After graduating from SVA, I worked for a Japanese television company in New York for a year with a practical training visa. Upon the expiration of my visa, I was thinking of going back to Japan to become an assistant director to work on a set or study filmmaking at the new film school in Tokyo. However, things don’t always go as planned. I found out I was pregnant. I had to revise my life plan and put my dream on hold. For the next several years, I worked at home as a translator and raised two kids. My daily routine was to take my kids to a children’s playground in our Queens neighborhood, miles away from Manhattan. I often would get caught in a negative mindset and regret my choices; I felt like crying.
Before long, I went back to Japan and started to work at a broadcasting company. I felt better having a full-time job and got used to my new life in Japan with my family. But I still had a desire to make a film and was frustrated with myself for not making a move. I always looked for an excuse for not trying: “Because I have kids … Because I am working full-time.” But the truth was that I was afraid to start making films, fearing I might discover I had no talent.
In 2011, when the great earthquake hit Eastern Japan, I was living in Tokyo. I was not directly impacted by the damage, but watched a live broadcast of the devastating tsunami and was overwhelmed with what had happened in Tohoku. It made me realize that anything could happen at any time. Life is not infinite. I saw how precious ordinary life is. It clicked in my head: “I should not wait.”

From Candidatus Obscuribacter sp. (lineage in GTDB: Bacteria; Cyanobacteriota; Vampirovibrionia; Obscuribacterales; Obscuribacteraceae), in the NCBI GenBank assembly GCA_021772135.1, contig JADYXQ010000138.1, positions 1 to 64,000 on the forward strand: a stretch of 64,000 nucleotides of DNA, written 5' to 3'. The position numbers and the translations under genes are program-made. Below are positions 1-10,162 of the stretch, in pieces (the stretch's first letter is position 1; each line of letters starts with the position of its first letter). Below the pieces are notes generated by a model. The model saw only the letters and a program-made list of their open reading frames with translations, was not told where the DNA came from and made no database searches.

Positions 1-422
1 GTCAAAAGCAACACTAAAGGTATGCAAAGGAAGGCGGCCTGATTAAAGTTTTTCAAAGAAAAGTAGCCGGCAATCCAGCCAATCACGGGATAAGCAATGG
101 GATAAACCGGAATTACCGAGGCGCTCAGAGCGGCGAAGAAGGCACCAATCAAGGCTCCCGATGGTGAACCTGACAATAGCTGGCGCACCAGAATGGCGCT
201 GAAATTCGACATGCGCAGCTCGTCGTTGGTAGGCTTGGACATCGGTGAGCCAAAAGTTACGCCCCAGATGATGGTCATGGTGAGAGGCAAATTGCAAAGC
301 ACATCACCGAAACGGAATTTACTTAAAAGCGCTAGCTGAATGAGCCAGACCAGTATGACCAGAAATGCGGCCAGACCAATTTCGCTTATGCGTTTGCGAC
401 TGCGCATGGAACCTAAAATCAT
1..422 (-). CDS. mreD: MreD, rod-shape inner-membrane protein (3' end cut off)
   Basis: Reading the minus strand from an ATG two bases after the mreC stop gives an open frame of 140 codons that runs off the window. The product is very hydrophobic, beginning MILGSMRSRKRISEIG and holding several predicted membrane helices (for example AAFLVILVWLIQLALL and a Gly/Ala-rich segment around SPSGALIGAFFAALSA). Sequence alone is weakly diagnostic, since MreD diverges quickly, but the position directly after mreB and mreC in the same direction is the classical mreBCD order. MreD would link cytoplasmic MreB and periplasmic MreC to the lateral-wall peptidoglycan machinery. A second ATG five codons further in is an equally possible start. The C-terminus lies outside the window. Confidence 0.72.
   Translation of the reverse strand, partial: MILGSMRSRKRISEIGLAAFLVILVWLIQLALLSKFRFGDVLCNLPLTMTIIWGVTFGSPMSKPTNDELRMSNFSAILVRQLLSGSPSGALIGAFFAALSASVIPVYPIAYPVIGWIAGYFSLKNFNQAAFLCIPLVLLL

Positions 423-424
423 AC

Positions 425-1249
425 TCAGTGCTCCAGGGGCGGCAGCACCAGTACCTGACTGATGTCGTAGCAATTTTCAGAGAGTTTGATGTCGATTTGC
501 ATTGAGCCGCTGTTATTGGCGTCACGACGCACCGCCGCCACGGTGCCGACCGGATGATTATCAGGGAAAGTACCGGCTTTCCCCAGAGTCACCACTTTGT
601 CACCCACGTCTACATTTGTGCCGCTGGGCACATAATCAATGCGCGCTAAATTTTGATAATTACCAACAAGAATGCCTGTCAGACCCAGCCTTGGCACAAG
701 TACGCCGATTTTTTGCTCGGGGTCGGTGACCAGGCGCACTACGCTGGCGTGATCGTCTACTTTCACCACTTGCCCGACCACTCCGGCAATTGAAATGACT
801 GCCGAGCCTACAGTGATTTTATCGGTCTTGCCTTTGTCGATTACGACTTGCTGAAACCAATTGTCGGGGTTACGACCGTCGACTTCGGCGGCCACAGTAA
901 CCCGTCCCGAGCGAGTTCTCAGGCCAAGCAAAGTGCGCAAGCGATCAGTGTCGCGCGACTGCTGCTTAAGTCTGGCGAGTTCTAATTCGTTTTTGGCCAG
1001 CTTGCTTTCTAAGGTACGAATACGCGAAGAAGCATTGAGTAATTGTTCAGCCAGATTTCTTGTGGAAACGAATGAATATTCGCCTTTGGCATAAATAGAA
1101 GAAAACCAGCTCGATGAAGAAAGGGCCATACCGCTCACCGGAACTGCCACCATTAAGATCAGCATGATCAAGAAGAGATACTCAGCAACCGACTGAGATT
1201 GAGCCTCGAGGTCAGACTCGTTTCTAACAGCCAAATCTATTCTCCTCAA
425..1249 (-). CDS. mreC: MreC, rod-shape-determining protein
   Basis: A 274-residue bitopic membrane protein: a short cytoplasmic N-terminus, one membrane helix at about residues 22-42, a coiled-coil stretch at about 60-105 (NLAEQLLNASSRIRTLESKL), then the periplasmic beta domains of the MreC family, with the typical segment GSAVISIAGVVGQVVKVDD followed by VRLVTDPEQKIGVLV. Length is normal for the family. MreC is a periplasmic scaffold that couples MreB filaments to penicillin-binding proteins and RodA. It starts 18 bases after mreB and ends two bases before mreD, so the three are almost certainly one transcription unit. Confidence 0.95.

Shortly after, I signed up to a one-year night school film program. A year later, my thesis film was selected by Cinéfondation to play at the Cannes Film Festival, which opened doors to me in the industry. Eight years later, I made my first feature film, Plan 75, and premiered it at the same festival that had seen potential in my amateurish student film and encouraged me to keep going. It has been 25 years since I voluntarily dropped out of the film department.